Europe go to the Russians, without thinking much about it. Churchill
responded, "Yes, Russia is now a hungry wolf amidst a flock of sheep.
But after the meal comes the digestion period." As early as 1940
Churchill saw that in that war there were only two alternatives:
either Germany would dominate all of Europe or Russia would
dominate--temporarily--the eastern part of it; and one half of Europe
(especially the western half) was better than none. After the war
would come the digestion period; and the Russians would not be able
to digest their East European conquests.
And so it was to be. And how soon these digestion problems appeared!
In 1948 Tito's Yugoslavia broke off from Stalin's empire. In 1949
Stalin thought it best to put an end to his--partial--blockade of
West Berlin. In 1950 his prudence and caution dictated that he give
no support to the North Koreans, requesting the Chinese do that
instead. The result was this: before 1950 North Korea had been
largely a Russian satellite; by 1952 it had become a Chinese one. In
1952 Stalin (and his successors through 1953) was seriously
considering the ditching of the East German Communist state, in
exchange for an establishment of a "neutral"--that is, not
American-allied--united German state. In 1954 the Russians agreed to
retreat from Austria, and they gave up their privileges and ports and
bases in eastern China. In 1955 they abandoned their naval base in
Finland. In 1956 came the Hungarian and Polish revolutions. In 1958
their quarrel with China became public. In 1959 Khrushchev came to
the United States, hoping among other things to get American support
in his developing conflict with Communist China--in vain. In 1961 the
drain of people fleeing from Communist East Germany had become so
dangerous that its regime was forced to close up East from West
Berlin by a wall.
In 1962 came the Cuban Missile Crisis, from the beginning to the end
of which it was (or, rather, should have been) evident that the
Russians would not risk anything like a war for the sake of Cuba
(just as in 1956, all anti-Communist rhetoric notwithstanding, the
United States did not for a moment consider a war for the sake of
Hungary). Indeed, the foreign policy of the United States was not
only content with the existing division of Europe and of Germany and
of Berlin, but would do nothing to risk upsetting it. As for the
Vietnam War, Russian policy was similar to their Korean one: do
little or nothing, don't risk anything.
Now the interesting--and, at least in some ways, lamentable--thing to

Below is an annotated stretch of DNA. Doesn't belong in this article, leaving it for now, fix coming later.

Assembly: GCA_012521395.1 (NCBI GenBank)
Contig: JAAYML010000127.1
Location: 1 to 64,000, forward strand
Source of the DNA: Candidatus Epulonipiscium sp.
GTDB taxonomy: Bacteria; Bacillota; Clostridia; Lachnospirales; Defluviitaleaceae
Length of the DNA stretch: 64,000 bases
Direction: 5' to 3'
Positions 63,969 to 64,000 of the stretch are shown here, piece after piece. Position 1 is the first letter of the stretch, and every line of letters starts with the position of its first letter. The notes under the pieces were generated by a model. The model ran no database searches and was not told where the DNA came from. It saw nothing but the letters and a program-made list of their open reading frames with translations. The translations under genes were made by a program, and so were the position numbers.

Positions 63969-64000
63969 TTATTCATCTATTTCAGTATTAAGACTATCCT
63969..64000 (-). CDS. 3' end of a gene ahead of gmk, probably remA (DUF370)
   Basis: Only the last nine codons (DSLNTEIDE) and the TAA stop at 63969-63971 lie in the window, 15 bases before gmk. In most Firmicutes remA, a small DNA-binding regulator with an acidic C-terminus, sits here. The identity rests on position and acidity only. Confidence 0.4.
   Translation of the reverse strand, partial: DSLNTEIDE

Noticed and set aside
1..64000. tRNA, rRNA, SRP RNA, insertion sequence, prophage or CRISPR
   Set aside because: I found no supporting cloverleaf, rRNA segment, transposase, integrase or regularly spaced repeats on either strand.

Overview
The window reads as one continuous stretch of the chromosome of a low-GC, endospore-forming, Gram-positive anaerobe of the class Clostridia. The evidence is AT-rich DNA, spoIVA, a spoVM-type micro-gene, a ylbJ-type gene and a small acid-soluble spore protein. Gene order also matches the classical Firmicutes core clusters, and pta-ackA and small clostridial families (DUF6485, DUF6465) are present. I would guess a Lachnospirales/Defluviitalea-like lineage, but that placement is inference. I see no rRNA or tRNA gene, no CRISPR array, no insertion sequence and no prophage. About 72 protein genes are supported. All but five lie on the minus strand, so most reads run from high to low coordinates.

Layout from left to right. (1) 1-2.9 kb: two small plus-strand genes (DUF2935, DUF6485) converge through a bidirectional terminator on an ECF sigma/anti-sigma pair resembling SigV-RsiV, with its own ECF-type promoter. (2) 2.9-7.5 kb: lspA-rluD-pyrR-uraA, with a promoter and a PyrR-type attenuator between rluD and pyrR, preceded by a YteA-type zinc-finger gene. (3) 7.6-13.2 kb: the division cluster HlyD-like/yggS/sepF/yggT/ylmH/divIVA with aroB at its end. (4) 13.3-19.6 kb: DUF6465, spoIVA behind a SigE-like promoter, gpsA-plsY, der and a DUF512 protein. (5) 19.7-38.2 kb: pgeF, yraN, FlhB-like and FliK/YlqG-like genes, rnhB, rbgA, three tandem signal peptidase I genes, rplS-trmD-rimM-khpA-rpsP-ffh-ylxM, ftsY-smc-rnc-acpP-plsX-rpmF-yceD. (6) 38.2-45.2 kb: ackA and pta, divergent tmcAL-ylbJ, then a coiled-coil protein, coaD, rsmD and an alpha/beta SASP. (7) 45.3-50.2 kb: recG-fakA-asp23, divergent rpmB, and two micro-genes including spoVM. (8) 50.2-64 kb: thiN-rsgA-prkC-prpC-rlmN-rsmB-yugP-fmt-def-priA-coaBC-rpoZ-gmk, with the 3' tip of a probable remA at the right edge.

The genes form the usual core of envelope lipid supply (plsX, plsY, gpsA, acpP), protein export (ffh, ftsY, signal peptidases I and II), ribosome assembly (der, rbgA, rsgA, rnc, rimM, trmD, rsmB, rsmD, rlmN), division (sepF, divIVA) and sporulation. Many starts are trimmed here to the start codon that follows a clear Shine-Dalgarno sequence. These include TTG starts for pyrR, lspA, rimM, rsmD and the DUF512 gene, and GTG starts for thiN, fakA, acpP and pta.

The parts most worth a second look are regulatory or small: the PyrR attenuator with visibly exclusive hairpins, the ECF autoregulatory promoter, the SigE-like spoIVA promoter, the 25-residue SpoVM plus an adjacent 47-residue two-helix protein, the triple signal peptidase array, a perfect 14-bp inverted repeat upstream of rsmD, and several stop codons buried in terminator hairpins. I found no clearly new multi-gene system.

notice is that the highest tide of American anti-Communism (which
many people at the time equated with American patriotism), the
highest peaks of American military and nuclear preparations, the
greatest burgeoning of an American military-industrial state,
occurred precisely in those periods when the Soviet Union was in
retreat: in the 1950s in the Eisenhower years, and again in the 1980s
during the Reagan era, propelled by the ideology of anti-Communism.
In the latter period the Russians gave up Communism and their East
European empire and their presence in Germany and Berlin; and not
because Reagan forced the Soviet Union into bankruptcy but because no
one believed in Communism any longer--something that, with all of its
fabulous intelligence apparatus, even the CIA was unable to foresee,
as indeed was admitted when it came to the demolition of the Berlin
But then this article is not meant to be a one-sided or potted
summary of the Cold War. Its purpose is to argue the yawning failures
of the ideology of anti-Communism. So let me close this portion of it
with what I think is a trenchant observation. In 1945 many thousands
of Germans committed suicide. Many of those who killed themselves
were not National Socialist party leaders, some of them not even
party members, but all of them believers. But I know not of a single
instance, in or around 1989, when a believing Communist committed
suicide because of the collapse of Communism, in Russia or elsewhere.
Dogmatic believers in Communism had ceased to exist long before, even
as dogmatic anti-Communists continued to flourish.
One argument that may be raised against the historical overview I
have sketched is that, in the United States at least, Communists were
more influential in the interwar period than were American
pro-Fascists or pro-Nazis. This, too, may be arguable: for it can be
said that in the 1930s Franklin Roosevelt's most dangerous popular
challengers came from the Right, not from the Left: from Huey Long
and Father Coughlin, for example. Still, the influence and the
intellectual appeal of Communism in America was considerable, an
influence that spread well beyond the limited number of American
Communists. Again there is one statement that sums up the matter
succinctly and precisely--a sentence in the first volume of George